Developing Entrepreneurial Thinking

Developing Entrepreneurial Thinking

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There is wide debate around the definition of an entrepreneur, and whether entrepreneurial thinking is innate, or can be taught. I’d contest that it is clear that entrepreneurship can be taught, with mentor relationships often cited as a key source of learning.  The more important question here is “what are the most effective ways in which entrepreneurial thinking can be taught and developed?”

Nearing the half-way mark of my Arts Fundraising Fellowship, I am able to reflect on how the programme has supported my development of entrepreneurial thinking (and doing!). To do this, I must frame my learning within discussion of the key traits exhibited by entrepreneurs. Without wanting to descend into difficult definitions and semantics, I’ll keep this simple. I believe entrepreneurs exhibit five key traits: inspiration, creativity, direct action, courage, and fortitude*.


An entrepreneur is often described as someone who identifies an opportunity and develops a vision to exploit it.  Through this logic, entrepreneurial thinking isn’t necessarily drawn from an innate talent – it can be developed as a result of changing external conditions and the need to be more effective to survive.  And if it is change we are looking for, the arts funding environment displays ample opportunity.

Before embarking on our Fellowship, we all had an interest in sustaining the arts and developing more effective funding models for arts organisations. This interest is extended to a true understanding of the external context through regular ‘In Conversation’ events with leaders in the UK’s arts sector – leaving us well-poised to develop solutions.


In their recent article “Public Arts Funding: Towards Plan B”, Three Johns and Shelagh urged arts organisation to “be as creative and innovative in their organisational life as they are, or as they should be, in their artistic endeavours”. Entrepreneurial ideas often require substantial change and creativity – an overhaul of practice rather than minor tweaks and alterations.

The value of Fellows is that we are new to our host organisations, and fairly new to arts fundraising. We can provide an external perspective, fresh eyes and new ideas that guide arts organisations towards a financial revolution rather than evolution.

Direct Action

Entrepreneurialism is not just about “the idea”, but practically implementing your vision. This is a hurdle often faced by graduates - they are not trusted with the responsibility to enact action. As Fellows we are supported in making things happen this through our central placement within our organisations. I also find the mentor relationship very useful – it is a space to discuss career progression, taking responsibility and developing leadership skills.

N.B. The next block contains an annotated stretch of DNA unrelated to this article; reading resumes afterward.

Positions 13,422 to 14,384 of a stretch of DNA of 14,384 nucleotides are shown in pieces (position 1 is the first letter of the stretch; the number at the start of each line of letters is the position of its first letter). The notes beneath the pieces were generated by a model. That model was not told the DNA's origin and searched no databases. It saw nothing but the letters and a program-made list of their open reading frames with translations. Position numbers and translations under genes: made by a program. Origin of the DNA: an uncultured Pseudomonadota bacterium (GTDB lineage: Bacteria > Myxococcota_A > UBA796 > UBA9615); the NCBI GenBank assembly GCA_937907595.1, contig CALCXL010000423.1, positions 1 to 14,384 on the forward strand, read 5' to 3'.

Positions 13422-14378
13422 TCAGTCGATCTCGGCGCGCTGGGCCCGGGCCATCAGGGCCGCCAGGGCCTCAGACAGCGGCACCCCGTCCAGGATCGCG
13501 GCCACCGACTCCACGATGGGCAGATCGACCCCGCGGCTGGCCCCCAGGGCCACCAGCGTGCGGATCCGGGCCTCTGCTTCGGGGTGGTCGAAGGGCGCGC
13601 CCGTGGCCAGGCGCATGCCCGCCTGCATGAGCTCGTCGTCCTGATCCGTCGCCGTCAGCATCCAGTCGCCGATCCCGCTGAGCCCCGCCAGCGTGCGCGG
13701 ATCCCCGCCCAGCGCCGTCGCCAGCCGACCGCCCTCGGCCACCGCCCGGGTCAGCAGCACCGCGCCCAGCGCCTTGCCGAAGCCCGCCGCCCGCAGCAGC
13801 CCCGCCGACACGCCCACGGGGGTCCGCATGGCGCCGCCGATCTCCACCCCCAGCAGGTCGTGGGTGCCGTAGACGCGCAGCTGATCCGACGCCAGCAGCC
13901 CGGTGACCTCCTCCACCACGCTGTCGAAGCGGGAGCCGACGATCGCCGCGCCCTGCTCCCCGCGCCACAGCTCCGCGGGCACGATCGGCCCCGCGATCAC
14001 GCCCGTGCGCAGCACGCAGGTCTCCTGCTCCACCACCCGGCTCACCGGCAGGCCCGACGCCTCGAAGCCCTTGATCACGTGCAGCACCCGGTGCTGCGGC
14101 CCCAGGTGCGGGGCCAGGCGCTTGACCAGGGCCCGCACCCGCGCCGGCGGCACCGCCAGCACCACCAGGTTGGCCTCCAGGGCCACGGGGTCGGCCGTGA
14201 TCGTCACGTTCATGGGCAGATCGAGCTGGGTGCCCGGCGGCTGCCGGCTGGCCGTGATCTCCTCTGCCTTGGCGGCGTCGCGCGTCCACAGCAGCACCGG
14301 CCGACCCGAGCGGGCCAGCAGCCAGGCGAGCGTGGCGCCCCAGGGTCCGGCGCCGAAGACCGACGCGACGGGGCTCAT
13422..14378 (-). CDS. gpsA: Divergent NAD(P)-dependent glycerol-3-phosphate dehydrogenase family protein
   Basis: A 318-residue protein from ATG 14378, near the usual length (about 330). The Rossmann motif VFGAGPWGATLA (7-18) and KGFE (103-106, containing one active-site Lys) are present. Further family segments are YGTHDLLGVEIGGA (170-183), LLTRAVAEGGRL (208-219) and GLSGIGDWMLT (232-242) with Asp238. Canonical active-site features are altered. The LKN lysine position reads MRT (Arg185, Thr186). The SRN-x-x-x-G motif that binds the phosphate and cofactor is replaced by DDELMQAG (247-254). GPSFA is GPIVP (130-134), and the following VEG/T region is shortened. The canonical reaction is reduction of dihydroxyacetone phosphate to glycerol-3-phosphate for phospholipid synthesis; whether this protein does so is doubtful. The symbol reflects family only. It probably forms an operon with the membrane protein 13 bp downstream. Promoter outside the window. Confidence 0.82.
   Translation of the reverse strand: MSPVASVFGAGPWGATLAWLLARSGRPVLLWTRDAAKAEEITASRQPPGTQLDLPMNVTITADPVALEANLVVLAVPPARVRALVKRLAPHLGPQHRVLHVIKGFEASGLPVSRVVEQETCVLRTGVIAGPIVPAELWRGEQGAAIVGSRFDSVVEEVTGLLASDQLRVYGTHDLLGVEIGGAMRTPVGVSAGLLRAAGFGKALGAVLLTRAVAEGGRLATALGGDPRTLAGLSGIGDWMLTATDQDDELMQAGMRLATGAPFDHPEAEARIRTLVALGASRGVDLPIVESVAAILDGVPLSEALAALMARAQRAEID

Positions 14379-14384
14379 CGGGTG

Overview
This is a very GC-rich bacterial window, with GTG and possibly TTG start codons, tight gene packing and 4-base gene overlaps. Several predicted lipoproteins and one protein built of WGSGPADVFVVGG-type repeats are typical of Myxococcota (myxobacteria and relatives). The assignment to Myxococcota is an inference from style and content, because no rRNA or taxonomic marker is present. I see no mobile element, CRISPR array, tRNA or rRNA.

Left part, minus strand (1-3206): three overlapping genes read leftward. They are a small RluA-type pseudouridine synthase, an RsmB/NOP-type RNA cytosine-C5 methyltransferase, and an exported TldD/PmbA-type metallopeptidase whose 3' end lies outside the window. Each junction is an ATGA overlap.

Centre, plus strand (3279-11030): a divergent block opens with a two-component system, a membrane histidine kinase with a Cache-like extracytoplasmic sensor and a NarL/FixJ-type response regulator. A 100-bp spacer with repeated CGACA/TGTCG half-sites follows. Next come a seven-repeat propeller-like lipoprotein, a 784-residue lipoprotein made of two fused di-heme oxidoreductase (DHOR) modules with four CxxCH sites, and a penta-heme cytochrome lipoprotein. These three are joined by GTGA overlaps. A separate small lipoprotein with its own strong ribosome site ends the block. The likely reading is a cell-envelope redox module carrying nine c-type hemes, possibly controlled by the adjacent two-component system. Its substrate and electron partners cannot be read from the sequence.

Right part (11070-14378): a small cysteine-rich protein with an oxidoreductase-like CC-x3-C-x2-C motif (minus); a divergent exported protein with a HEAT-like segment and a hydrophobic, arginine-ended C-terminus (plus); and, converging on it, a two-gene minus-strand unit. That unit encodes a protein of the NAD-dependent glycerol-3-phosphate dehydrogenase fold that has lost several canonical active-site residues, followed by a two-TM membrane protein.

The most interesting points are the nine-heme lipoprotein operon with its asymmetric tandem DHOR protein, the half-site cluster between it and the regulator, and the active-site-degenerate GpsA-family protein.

To manage risk during a situation of decreased funding, arts organisations may limit new projects and new funding methods. In contrast to this, entrepreneurial thinking involves taking risks and being brave enough to do so! The important question here is how do we give development professionals the confidence and courage to take risk? Sharing best practice is valuable, with LinkedIn groups a great resource for this. There is also the question of government involvement – both in increasing knowledge of entrepreneurial approaches (social innovation bonds being a good example) and genuine support and nurturing of these initiatives.


Entrepreneurs are often described as such when they are successful, rather than simply individuals whose ideas never see impact or successful fruition. Fortitude is therefore important in driving towards a conclusion and goal, even in the face of adversity. A key element of value of the Fellowship is the supportive environment – we have the support of our team, our mentor and our peer group who are invested in our ideas and their success.

A joint venture with 21 Hospitality Group The Broad Chare invests a proportion of its turnover back into the work of the Live Theatre.
A joint venture with 21 Hospitality Group The Broad Chare invests a proportion of its turnover back into the work of the Live Theatre.

What I have found most useful in developing entrepreneurial thinking is exposure to ideas. On that note, here are a few interesting examples of entrepreneurial approaches to arts funding:

  • Live Theatre’s Gastropub: located next door to the theatre is The Broad Chare Gastropub, which invests £80,000 of net annual profit into Live Theatre
  • The Albany: through tendering for contracts The Albany secured a pioneering partnership with Southwark Council to manage Canada Water Library’s Culture Space

*This definition is drawn from the following article -  Martin, R. and S. Osberg (2007) ‘Social Entrepreneurship: The Case for Definition’, Stanford Social Innovation Review. Available here.